Though both the union and the district had named such protections as a priority, Bennett said it was a “somewhat difficult” journey to get to agreed-upon language. “Let’s be clear — in order to get to that place, someone has to give something up,” she said. “The seniority-based system is the bedrock of union labor.”

The strike, combined with the recent racial reckoning in Minneapolis and nationwide, made the issue more urgent, Bennett said.

“It wasn’t lost on anyone that we need to start doing something differently,” she said, adding that she hopes the language also works to boost recruitment in a highly competitive job market.

‘A small piece’

The protections are a part of a larger portion of the union contract that includes other anti-racism and anti-bias provisions, including the establishment of a mentorship program for educators of color in the district. According to the contract, the protections are an effort “to remedy the continuing effects of past discrimination by the district” … resulting “in a lack of diversity of teachers.”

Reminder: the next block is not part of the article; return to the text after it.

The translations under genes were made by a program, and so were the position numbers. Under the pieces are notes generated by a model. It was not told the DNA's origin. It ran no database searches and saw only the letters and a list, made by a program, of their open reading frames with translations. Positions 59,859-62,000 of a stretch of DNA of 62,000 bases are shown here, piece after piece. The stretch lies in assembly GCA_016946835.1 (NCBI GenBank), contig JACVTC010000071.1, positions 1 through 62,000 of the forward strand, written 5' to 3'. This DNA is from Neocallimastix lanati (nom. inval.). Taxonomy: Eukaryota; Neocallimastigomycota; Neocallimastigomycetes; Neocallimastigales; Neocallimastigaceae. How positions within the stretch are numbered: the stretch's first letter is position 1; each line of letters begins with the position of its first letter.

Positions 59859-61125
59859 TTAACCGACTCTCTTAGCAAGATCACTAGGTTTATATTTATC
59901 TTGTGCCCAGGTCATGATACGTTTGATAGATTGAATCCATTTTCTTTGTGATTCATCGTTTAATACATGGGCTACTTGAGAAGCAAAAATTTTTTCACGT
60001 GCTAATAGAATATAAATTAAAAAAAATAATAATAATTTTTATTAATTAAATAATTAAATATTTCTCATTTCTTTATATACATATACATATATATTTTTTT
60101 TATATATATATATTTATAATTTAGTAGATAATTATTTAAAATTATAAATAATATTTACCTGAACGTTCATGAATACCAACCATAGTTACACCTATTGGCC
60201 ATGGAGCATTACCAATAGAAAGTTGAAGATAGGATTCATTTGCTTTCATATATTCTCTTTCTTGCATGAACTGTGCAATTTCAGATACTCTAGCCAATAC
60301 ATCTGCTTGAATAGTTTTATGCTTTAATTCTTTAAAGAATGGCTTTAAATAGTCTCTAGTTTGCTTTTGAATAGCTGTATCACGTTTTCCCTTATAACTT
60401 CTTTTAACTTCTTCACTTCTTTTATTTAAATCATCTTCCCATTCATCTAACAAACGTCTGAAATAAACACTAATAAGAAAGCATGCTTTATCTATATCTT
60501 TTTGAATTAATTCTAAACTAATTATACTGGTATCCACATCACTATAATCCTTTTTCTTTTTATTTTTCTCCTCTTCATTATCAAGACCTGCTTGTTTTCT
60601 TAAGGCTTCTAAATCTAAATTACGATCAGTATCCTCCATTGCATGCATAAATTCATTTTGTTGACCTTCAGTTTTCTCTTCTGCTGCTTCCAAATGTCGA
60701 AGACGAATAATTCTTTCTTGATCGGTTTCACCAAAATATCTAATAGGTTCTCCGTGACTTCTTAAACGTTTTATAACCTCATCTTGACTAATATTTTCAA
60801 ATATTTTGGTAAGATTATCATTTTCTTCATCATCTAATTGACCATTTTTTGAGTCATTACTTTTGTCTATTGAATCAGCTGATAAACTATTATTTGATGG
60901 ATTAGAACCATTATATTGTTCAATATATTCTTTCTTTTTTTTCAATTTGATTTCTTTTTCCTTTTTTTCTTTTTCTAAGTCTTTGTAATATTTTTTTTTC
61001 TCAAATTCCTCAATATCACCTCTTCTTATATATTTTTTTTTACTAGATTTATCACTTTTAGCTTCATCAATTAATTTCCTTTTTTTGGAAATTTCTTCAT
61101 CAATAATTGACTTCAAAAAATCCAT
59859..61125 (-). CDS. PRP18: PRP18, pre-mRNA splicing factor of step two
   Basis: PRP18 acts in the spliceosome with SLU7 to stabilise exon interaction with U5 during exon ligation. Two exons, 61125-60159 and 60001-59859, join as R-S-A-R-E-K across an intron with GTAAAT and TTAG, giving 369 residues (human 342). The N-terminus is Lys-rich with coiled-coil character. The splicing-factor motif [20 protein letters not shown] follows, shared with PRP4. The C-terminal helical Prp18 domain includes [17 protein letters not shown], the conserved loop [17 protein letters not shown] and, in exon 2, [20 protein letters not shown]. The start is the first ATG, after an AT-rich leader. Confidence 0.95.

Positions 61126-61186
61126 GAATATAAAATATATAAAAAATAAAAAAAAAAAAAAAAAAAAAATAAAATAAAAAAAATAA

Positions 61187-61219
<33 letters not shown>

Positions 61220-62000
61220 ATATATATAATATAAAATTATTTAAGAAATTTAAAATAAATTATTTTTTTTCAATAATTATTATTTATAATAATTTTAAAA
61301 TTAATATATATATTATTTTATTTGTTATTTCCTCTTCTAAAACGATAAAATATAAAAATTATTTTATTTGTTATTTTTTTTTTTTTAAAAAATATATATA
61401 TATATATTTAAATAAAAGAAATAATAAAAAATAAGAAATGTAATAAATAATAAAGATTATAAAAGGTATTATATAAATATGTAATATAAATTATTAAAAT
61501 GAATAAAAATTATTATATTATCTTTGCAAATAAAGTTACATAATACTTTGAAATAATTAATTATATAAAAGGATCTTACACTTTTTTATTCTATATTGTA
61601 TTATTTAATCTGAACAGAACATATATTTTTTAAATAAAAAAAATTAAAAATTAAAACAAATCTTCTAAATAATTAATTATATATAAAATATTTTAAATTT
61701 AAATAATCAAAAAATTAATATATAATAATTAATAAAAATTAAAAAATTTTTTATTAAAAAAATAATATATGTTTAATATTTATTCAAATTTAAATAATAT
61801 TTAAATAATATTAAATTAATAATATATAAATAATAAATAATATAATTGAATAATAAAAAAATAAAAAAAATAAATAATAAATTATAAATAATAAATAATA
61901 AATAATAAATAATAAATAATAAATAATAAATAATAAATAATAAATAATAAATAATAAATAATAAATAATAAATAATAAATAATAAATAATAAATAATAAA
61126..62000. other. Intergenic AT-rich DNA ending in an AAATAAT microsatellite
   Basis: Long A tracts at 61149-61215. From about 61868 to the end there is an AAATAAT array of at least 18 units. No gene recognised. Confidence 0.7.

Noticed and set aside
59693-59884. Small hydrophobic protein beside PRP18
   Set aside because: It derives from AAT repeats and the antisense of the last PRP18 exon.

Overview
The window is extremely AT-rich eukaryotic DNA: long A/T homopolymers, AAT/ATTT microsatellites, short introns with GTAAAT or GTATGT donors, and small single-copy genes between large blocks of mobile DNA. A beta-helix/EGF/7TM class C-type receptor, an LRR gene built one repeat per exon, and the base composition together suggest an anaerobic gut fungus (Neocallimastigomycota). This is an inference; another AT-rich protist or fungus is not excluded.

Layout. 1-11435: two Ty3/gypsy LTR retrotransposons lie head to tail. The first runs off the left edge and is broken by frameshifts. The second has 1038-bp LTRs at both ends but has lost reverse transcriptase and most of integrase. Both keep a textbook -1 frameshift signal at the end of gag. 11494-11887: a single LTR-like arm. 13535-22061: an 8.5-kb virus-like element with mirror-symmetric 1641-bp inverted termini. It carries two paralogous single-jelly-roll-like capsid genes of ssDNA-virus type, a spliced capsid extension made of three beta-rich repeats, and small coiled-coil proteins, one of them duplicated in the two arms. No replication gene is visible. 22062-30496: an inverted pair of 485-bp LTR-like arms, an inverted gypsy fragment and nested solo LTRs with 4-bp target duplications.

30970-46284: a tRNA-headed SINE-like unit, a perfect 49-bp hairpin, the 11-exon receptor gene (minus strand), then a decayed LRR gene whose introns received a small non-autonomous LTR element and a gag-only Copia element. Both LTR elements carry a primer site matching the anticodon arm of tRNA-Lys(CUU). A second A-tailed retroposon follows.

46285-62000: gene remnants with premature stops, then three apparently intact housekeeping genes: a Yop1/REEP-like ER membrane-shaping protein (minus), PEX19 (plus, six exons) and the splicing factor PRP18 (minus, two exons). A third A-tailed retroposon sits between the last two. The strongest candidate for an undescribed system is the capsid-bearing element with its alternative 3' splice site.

While district and union leaders agree that the contract provision is an important step, they say it isn’t enough. The culture of Minneapolis schools must be welcoming and inclusive enough to attract — and keep — diverse educators.

Katie Pekel, principal in residence at the University of Minnesota’s College of Education and Human Development, agrees. She leads a team working on bringing research and ideas to local school districts looking to diversify teaching staff.

Minnesota’s teaching force is about 5.5% teachers of color and its student population is about 30% students of color.

“This is a small piece of a larger puzzle,” she said of the new contract language in Minneapolis, which is similar to recommendations by her team and by Education Minnesota, the state’s teachers union. “We would argue that the recruitment and retention of teachers of color is actually predicated on, ‘Do you have a culturally responsive leader and an environment that is humanizing and affirming to those educators?'”